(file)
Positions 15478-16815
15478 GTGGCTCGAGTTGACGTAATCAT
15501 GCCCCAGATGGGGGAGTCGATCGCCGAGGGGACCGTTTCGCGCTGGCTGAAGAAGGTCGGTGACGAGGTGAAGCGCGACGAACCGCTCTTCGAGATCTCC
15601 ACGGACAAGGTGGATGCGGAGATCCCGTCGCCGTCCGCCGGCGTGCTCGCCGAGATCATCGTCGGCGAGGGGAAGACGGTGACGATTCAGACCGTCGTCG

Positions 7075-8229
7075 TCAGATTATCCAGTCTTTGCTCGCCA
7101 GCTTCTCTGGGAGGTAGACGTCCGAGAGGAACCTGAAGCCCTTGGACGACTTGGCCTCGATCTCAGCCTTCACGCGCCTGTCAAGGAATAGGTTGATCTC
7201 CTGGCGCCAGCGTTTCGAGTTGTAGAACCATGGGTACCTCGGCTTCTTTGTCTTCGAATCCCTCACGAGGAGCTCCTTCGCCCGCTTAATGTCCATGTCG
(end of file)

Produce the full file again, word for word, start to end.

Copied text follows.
Positions 15478-16815
15478 GTGGCTCGAGTTGACGTAATCAT
15501 GCCCCAGATGGGGGAGTCGATCGCCGAGGGGACCGTTTCGCGCTGGCTGAAGAAGGTCGGTGACGAGGTGAAGCGCGACGAACCGCTCTTCGAGATCTCC
15601 ACGGACAAGGTGGATGCGGAGATCCCGTCGCCGTCCGCCGGCGTGCTCGCCGAGATCATCGTCGGCGAGGGGAAGACGGTGACGATTCAGACCGTCGTCG

Positions 7075-8229
7075 TCAGATTATCCAGTCTTTGCTCGCCA
7101 GCTTCTCTGGGAGGTAGACGTCCGAGAGGAACCTGAAGCCCTTGGACGACTTGGCCTCGATCTCAGCCTTCACGCGCCTGTCAAGGAATAGGTTGATCTC
7201 CTGGCGCCAGCGTTTCGAGTTGTAGAACCATGGGTACCTCGGCTTCTTTGTCTTCGAATCCCTCACGAGGAGCTCCTTCGCCCGCTTAATGTCCATGTCG